6. #6
    Andrey Donchev's Avatar
    Join Date
    Nov 2004
    Location
    Bulgaria
    Shooter
    Medium Format
    Posts
    99
    I think that it will be a good idea for you to read the Christopher Perez's comparison test of six lenses found here, and especially his conclusion. In my experience I also find that the number of blades of the aperture, respectively its form has crucial effect on the "bokeh" in the picture.

  7. #7
    df cardwell's Avatar
    Join Date
    Jul 2005
    Location
    Dearborn,Michigan & Cape Breton Island
    Shooter
    Multi Format
    Posts
    3,342
    Images
    8
    Your 105 Takumar ought to be very good.
    "One of the painful things about our time is that those who feel certainty are stupid,
    and those with any imagination and understanding are filled with doubt and indecision"

    -Bertrand Russell

  8. #8
    David A. Goldfarb's Avatar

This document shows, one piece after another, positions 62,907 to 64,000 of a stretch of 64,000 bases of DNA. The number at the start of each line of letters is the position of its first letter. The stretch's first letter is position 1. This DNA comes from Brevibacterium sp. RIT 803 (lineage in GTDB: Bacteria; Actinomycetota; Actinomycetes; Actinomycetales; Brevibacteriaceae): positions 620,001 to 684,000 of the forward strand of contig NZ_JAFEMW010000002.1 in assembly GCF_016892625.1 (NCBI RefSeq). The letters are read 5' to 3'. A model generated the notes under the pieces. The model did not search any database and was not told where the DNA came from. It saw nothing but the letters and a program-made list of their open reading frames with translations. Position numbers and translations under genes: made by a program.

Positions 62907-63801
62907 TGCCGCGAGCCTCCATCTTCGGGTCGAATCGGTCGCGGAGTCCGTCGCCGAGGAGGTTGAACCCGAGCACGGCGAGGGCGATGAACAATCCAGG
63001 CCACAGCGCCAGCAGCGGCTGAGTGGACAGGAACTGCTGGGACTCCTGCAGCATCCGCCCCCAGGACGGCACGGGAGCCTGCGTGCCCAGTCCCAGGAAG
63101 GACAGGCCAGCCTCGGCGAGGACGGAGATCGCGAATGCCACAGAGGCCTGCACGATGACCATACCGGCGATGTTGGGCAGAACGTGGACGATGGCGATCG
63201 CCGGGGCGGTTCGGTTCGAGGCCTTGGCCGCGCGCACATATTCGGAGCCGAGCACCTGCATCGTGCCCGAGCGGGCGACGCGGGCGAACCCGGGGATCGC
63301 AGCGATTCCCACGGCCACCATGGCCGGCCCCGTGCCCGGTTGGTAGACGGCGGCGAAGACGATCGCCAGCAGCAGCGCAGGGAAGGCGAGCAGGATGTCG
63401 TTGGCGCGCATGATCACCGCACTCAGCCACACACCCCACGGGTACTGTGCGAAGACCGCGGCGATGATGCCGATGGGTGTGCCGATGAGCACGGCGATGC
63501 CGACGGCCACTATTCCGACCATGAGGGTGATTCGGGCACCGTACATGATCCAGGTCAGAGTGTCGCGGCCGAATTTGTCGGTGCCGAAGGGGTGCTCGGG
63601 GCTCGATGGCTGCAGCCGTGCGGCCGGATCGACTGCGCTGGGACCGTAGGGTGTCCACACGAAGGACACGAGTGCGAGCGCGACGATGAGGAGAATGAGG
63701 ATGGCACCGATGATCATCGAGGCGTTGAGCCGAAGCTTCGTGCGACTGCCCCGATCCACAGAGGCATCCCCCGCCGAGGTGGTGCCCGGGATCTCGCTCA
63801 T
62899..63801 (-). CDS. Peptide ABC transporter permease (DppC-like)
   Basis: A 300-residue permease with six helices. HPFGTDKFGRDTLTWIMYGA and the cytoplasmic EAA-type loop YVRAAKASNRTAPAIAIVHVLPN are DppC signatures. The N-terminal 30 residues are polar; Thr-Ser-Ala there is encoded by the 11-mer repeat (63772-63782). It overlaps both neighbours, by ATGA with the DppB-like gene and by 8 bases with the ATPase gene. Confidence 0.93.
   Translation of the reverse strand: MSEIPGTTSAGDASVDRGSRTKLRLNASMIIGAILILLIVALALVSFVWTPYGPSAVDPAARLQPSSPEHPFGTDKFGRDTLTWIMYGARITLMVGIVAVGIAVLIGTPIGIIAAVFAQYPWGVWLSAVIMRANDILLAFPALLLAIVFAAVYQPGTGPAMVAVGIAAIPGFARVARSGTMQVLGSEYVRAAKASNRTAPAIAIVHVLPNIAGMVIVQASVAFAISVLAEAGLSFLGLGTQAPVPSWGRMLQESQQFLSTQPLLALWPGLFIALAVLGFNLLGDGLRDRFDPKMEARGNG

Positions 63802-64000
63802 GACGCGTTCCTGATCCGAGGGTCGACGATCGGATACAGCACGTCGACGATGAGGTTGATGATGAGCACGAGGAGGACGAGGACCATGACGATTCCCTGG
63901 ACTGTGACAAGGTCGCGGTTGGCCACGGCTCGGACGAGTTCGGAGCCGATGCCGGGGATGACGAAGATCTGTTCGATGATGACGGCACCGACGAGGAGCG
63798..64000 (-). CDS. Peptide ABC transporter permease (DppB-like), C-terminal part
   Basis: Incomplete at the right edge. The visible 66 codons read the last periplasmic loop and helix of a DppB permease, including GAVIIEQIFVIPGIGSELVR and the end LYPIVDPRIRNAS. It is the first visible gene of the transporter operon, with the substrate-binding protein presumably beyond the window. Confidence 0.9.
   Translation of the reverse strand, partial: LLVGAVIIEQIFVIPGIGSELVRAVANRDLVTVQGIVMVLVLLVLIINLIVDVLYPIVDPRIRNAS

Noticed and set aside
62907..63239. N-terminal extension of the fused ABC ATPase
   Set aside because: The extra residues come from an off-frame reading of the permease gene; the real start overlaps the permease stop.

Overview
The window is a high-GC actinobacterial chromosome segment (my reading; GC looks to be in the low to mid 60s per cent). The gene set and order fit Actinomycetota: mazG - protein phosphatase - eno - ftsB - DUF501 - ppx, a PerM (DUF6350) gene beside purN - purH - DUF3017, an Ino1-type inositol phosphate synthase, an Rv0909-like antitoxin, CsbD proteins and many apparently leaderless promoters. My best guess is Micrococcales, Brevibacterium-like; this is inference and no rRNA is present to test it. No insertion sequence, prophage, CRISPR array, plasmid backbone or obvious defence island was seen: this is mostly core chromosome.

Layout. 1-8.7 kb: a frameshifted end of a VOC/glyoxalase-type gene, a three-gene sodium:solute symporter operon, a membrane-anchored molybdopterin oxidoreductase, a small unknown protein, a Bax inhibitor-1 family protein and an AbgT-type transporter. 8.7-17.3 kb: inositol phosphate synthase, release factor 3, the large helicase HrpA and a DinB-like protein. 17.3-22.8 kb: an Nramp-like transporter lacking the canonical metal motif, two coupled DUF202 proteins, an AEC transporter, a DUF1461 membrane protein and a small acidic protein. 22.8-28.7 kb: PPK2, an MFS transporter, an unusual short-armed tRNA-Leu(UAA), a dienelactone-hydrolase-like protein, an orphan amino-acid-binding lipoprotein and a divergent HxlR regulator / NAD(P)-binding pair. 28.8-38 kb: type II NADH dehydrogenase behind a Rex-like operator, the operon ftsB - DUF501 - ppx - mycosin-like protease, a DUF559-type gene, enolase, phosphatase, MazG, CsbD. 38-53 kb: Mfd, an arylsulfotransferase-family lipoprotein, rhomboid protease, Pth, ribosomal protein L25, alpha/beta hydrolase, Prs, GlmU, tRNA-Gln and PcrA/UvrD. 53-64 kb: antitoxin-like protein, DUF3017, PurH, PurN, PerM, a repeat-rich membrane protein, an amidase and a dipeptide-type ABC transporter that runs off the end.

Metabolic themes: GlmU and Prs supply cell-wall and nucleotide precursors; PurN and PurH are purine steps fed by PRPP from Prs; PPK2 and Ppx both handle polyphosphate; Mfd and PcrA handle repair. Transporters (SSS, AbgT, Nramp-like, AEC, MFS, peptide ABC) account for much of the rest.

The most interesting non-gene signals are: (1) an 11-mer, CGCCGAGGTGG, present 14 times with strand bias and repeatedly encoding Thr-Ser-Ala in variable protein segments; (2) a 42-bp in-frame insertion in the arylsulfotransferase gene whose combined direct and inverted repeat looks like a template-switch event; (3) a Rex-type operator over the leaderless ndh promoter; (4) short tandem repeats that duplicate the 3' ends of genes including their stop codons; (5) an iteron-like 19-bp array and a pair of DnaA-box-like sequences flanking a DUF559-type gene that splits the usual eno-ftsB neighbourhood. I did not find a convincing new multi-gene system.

Join Date
    Sep 2002
    Location
    Honolulu, Hawai'i
    Shooter
    Large Format
    Posts
    17,081
    Images
    20
    Roundness of the aperture is relevant, but probably not as important as the degree of correction of spherical aberration. An overcorrected lens will often be very sharp, but can have "bad bokeh." Lenses with lots of aperture blades also happen to be older lenses, or in some cases newer lenses aimed at a market that is interested in good bokeh.

    Aperture and subject distance are relevant as well. You might find that within a certain aperture range a lens has good bokeh, but it might get harsh when stopped down. The thing is, if you're using a camera where you can see what the lens is doing (i.e., an SLR or view camera), to pay attention to the out-of-focus area at the shooting aperture, just as much as you would pay attention to the subject.
    flickr--http://www.flickr.com/photos/davidagoldfarb/